On July 4, memories of a veteran who sought to bridge differences

Why We Wrote This

A trip to Seoul reminded the author of his former editor, a Korean War veteran who became Nevada’s governor and who believed that a sense of independence can coexist with a desire to unite.

Ann Hermes/Staff
The Statue of Brothers depicts a North Korean and South Korean soldier embracing, at the War Memorial of Korea in March 2013, in Seoul, South Korea.

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In 1997, I went to work for the Las Vegas Sun, where a former two-term Nevada governor named Mike O’Callaghan served as the executive editor.

With his highway-wide shoulders and oil-drum chest, “Governor,” as most people called him, brought to mind an aircraft carrier cutting through high seas when he strode across the newsroom. He radiated what could be described as an imposing benevolence, resolutely devoted to the principles of inclusion, tolerance, and fairness – and unafraid to raise his booming baritone to emphasize his point.

The Korean War forged the raw toughness that Mike had displayed as a teenage boxer in Wisconsin. The Army platoon leader proved his mettle in 1953, when an enemy mortar round shredded his left leg and killed a U.S. soldier next to him. Refusing medical evacuation, he cinched his leg with a telephone wire and crawled back to the unit command post. Over the next three hours he directed his platoon’s movements, giving orders by phone until North Korean troops retreated.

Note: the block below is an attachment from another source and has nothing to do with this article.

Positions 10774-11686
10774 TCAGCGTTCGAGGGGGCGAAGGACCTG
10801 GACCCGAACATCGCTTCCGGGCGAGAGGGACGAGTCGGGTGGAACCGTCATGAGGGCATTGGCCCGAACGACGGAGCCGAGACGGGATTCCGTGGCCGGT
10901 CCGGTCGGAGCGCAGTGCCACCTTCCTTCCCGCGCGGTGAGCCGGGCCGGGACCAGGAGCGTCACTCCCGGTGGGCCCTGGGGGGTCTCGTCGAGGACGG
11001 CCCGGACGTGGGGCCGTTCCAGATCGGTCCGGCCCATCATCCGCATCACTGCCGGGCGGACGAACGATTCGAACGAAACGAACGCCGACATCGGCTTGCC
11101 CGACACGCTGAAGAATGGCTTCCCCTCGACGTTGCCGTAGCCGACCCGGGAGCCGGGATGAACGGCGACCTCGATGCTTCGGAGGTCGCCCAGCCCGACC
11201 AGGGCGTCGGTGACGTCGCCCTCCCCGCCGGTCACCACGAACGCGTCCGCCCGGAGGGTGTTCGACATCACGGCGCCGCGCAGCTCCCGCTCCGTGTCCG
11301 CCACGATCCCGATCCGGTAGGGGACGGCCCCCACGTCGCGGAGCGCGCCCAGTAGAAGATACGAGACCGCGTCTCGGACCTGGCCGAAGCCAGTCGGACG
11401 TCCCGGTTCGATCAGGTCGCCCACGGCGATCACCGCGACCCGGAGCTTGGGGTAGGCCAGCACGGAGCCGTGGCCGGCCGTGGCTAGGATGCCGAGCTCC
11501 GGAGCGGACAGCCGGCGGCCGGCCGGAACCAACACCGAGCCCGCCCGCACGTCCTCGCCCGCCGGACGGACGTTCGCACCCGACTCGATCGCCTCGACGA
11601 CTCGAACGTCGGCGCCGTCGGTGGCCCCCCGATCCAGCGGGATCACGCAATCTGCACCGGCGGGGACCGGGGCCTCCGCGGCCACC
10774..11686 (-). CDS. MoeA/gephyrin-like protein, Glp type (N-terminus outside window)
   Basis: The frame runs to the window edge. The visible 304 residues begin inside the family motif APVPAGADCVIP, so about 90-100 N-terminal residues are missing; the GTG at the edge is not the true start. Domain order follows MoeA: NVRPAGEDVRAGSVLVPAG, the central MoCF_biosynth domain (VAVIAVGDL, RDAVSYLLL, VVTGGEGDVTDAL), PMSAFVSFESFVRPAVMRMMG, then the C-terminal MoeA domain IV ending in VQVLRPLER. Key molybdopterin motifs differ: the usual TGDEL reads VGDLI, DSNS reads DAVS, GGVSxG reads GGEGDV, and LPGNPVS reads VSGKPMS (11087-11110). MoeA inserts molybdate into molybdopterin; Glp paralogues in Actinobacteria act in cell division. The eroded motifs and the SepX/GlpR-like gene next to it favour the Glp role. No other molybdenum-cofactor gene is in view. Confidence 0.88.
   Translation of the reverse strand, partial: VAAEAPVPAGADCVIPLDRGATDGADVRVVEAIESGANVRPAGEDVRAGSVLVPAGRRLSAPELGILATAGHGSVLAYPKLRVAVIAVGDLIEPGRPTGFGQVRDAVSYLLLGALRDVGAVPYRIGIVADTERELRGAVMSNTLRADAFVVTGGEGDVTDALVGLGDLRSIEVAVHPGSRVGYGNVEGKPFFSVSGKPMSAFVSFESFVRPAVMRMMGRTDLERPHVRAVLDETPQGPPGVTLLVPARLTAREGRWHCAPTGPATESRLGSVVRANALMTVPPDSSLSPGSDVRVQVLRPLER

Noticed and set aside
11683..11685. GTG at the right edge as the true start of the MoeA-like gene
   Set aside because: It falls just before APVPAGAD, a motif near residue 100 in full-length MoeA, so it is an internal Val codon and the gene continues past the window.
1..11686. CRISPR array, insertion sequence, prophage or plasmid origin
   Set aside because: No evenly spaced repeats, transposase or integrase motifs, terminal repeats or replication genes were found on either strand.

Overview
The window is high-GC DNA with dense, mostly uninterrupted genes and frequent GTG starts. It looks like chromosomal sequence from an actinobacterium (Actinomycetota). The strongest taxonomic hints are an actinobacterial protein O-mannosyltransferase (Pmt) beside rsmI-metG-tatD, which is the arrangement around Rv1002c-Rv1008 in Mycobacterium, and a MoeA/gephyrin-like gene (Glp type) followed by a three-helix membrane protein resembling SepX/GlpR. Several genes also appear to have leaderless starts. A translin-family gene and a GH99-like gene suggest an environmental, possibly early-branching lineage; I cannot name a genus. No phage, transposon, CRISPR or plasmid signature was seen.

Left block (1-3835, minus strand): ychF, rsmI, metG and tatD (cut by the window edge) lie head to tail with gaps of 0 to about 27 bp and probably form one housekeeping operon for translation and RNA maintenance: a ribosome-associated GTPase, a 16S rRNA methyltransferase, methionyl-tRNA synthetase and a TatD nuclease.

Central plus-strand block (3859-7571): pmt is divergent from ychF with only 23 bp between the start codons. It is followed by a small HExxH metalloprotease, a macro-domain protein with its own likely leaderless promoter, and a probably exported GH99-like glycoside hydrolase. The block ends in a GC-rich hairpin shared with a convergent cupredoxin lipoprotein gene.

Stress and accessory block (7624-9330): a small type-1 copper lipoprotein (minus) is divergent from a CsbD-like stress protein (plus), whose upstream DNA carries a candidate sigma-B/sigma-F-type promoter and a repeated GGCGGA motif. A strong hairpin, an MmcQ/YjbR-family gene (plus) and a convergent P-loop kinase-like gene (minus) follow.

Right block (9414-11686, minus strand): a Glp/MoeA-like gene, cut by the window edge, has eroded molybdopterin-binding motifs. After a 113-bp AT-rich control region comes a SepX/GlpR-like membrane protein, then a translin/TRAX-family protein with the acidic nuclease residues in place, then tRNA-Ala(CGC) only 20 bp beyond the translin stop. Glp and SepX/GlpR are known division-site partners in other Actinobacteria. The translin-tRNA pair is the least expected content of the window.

Mike’s actions earned him the Silver Star. While a partial leg amputation ended his boxing dreams, the slight limp caused by his prosthetic leg neither slowed his gait nor dimmed his sense of purpose. As he once told a reporter, “There were plenty of things I wanted to do, and doggone it, you don’t have to have a foot to be a governor.”

A statue outside Korea’s national war museum depicts two soldiers standing atop a granite dome as they share an embrace that at once suggests love, anguish, and longing. The two men are brothers and adversaries – one fighting for South Korea, the other for North Korea – whose sibling bond conquers their military allegiances. As they clutch each other, their feet remain on opposite sides of a crack that runs across the dome, a tableau symbolic of two countries bound by history, geography, and family yet divided by war.

I saw the sculpture on a recent visit to Seoul, and its portrayal of aspirational unity reminded me of one of the few Korean War veterans I have known. His service on behalf of another country pursuing its independence endures as a feat of valor and sacrifice. But as July Fourth approaches, and as America at this moment appears unified only in the pages of the Constitution, it is his life’s work after the military that offers a useful lesson for a polarized nation.

In 1997, I went to work for the Las Vegas Sun, where a former two-term Nevada governor named Mike O’Callaghan served as the executive editor. The title sounded much too tame for a man of his physical and figurative stature.

In bearing, with his highway-wide shoulders and oil-drum chest, “Governor,” as most people called him, brought to mind an aircraft carrier cutting through high seas when he strode across the newsroom. In spirit, he radiated what could be described as an imposing benevolence, resolutely devoted to the principles of inclusion, tolerance, and fairness – and unafraid to raise his booming baritone to emphasize his point.

AP/FILE
Two-term Nevada Gov. Mike O’Callaghan (r.) stands with Vice President Walter Mondale and California Gov. Jerry Brown (c.) in Reno, Nevada, on Jan. 13, 1978. Mr. O’Callaghan's newspaper editorship was the last of the Korean War veteran's many occupations.